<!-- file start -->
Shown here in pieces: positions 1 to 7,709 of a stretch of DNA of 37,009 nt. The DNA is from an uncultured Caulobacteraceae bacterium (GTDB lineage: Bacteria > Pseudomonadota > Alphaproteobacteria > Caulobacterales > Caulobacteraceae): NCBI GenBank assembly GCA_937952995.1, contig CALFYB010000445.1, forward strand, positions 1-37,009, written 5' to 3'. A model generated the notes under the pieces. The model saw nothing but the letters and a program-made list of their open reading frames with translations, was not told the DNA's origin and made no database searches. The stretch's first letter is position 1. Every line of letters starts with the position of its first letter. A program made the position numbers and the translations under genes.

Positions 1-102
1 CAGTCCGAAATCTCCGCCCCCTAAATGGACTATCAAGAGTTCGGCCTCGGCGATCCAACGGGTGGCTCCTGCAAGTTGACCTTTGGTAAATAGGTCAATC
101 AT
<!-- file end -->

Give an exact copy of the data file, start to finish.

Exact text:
Shown here in pieces: positions 1 to 7,709 of a stretch of DNA of 37,009 nt. The DNA is from an uncultured Caulobacteraceae bacterium (GTDB lineage: Bacteria > Pseudomonadota > Alphaproteobacteria > Caulobacterales > Caulobacteraceae): NCBI GenBank assembly GCA_937952995.1, contig CALFYB010000445.1, forward strand, positions 1-37,009, written 5' to 3'. A model generated the notes under the pieces. The model saw nothing but the letters and a program-made list of their open reading frames with translations, was not told the DNA's origin and made no database searches. The stretch's first letter is position 1. Every line of letters starts with the position of its first letter. A program made the position numbers and the translations under genes.

Positions 1-102
1 CAGTCCGAAATCTCCGCCCCCTAAATGGACTATCAAGAGTTCGGCCTCGGCGATCCAACGGGTGGCTCCTGCAAGTTGACCTTTGGTAAATAGGTCAATC
101 AT